Second international School On Mind, Brain And Education

2007, May 22-26

Basic and Applied Topics
in Biological Rhythms and Learning

Directors: Antonio M. Battro and Kurt W. Fischer
Program officer: María Lourdes Majdalani

Abstract: Santiago Pérez-Lloret

Sleep disordered breathing and daytime sleepiness are associated with poor academic performance in teenagers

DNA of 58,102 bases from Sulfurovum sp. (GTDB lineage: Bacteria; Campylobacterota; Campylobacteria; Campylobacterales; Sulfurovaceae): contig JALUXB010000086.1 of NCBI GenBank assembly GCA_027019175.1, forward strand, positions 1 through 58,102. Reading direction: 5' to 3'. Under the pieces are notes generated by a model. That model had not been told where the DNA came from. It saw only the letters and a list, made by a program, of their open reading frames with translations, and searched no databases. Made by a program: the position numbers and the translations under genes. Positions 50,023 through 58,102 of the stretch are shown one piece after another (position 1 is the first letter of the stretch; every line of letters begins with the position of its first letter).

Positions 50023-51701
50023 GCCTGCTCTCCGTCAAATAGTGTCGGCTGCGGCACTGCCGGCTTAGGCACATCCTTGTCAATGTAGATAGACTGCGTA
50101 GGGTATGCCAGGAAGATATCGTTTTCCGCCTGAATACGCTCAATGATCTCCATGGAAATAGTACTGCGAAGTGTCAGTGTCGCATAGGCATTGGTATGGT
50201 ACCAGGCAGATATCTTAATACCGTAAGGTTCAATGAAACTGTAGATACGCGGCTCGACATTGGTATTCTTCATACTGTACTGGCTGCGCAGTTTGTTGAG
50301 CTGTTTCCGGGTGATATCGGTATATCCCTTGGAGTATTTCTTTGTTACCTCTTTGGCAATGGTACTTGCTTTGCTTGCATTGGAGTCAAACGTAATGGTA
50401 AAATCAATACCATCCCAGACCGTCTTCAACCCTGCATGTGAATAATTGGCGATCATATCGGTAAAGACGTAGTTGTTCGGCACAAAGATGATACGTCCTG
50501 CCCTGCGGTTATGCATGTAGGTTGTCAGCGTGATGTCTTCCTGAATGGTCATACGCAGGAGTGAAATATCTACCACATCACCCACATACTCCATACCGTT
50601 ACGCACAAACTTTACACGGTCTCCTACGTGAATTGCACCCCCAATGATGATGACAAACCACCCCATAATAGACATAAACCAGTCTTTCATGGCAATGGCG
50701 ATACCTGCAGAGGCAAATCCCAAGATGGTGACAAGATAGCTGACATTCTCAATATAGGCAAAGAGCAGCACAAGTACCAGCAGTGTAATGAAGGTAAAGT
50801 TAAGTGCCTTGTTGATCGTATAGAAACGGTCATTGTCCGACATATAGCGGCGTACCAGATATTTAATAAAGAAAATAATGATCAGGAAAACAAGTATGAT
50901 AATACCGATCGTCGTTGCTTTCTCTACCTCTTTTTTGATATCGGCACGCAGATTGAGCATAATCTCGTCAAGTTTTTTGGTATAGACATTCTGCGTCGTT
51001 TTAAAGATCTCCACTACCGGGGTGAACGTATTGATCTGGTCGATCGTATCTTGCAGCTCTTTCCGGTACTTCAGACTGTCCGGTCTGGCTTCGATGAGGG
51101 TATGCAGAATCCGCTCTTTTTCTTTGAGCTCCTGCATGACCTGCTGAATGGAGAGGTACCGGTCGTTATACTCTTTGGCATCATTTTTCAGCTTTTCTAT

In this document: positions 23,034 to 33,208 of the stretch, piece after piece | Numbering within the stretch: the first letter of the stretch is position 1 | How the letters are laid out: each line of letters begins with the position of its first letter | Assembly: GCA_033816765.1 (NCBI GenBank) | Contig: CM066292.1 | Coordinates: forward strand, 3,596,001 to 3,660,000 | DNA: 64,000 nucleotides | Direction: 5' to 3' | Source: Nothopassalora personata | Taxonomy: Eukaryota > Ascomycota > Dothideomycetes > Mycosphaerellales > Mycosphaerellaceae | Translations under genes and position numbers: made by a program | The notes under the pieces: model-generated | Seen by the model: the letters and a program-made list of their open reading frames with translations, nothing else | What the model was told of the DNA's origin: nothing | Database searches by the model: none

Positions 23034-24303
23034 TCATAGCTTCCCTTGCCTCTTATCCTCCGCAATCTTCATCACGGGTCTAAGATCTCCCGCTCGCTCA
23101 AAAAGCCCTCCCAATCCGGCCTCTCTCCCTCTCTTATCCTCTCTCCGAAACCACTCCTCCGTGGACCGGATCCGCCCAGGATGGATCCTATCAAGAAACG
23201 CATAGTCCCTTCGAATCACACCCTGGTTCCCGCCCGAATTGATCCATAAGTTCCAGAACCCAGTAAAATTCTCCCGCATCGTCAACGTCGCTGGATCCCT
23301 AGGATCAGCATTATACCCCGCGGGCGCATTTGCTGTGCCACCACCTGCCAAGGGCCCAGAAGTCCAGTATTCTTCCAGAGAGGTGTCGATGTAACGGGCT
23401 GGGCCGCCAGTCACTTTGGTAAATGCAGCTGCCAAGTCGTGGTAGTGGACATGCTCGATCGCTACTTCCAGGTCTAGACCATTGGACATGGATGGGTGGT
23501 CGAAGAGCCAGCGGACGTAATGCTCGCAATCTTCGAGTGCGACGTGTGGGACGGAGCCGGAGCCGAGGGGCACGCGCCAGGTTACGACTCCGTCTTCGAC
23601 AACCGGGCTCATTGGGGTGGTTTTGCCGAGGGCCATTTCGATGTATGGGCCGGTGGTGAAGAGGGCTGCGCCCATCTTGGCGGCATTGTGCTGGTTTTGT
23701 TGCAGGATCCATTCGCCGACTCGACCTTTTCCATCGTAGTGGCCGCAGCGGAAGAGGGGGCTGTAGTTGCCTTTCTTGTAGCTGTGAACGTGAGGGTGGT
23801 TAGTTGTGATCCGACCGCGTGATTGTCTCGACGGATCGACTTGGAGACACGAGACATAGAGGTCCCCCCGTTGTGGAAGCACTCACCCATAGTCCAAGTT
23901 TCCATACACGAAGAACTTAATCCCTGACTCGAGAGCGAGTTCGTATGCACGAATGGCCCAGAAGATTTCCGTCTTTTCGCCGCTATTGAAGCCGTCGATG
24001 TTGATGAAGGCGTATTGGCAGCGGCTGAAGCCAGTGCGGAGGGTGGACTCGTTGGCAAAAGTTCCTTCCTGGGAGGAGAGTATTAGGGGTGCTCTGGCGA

Study objectives: Inadequate sleep and sleep disordered breathing (SDB) frequently results in daytime sleepiness and can impair learning skills. A link between daytime sleepiness and impaired academic performance has been suggested. This study was conducted to evaluate the performance of a Spanish version of the Pediatric Daytime Sleepiness Scale (PDSS) and to assess the impact of sleepiness and SDB on academic performance. Material and Methods: A cross-sectional survey was conducted in students from 7 schools in 4 cities of Argentina. Each participant was asked to fill a daytime-sleepiness questionnaire (PDSS). Questions on the occurrence of snoring and witnessed apneas were answered by the parents. Mathematics and language grades were used as indicators of academic performance. Results: The survey included 2884 students (50% males; age: 13.3 ± 1.5 years). Response rate was 85%; 678 cases were excluded due to missing data. Half of the students slept less than 9 hrs per night on weekdays. Mean PDSS value was 15.74 ± 5.93. Parental reporting of snoring occurred in 511 subjects (23%); snoring was occasional in 14% and frequent in 9%. Apneas were witnessed in 237 cases (10%), being frequent in 4% and occasional in 7%. Frequent snorers had higher mean PDSS scores than occasional or non-snorers (18 ± 1, 16 ± 6 and 16 ± 6, respectively; p < 0.001). Snorers had lower mean grades in mathematics (6.8 ± 1.6 vs. 6.4 ± 1.6, p < 0.001) and language (7.0 ± 1.4 vs. 6.7 ± 1.5 p< 0.001). Reported snoring or apneas and the PDSS were significant univariate predictors of academic failure and remained significant in multivariate logistic regression analysis after adjusting for age, sex, body mass index (BMI) and sleep habits. Conclusions: Insufficient hours of sleep were prevalent in our population. Reports of snoring or witnessed apneas and daytime sleepiness as measured by PDSS were independent predictors of poor academic performance.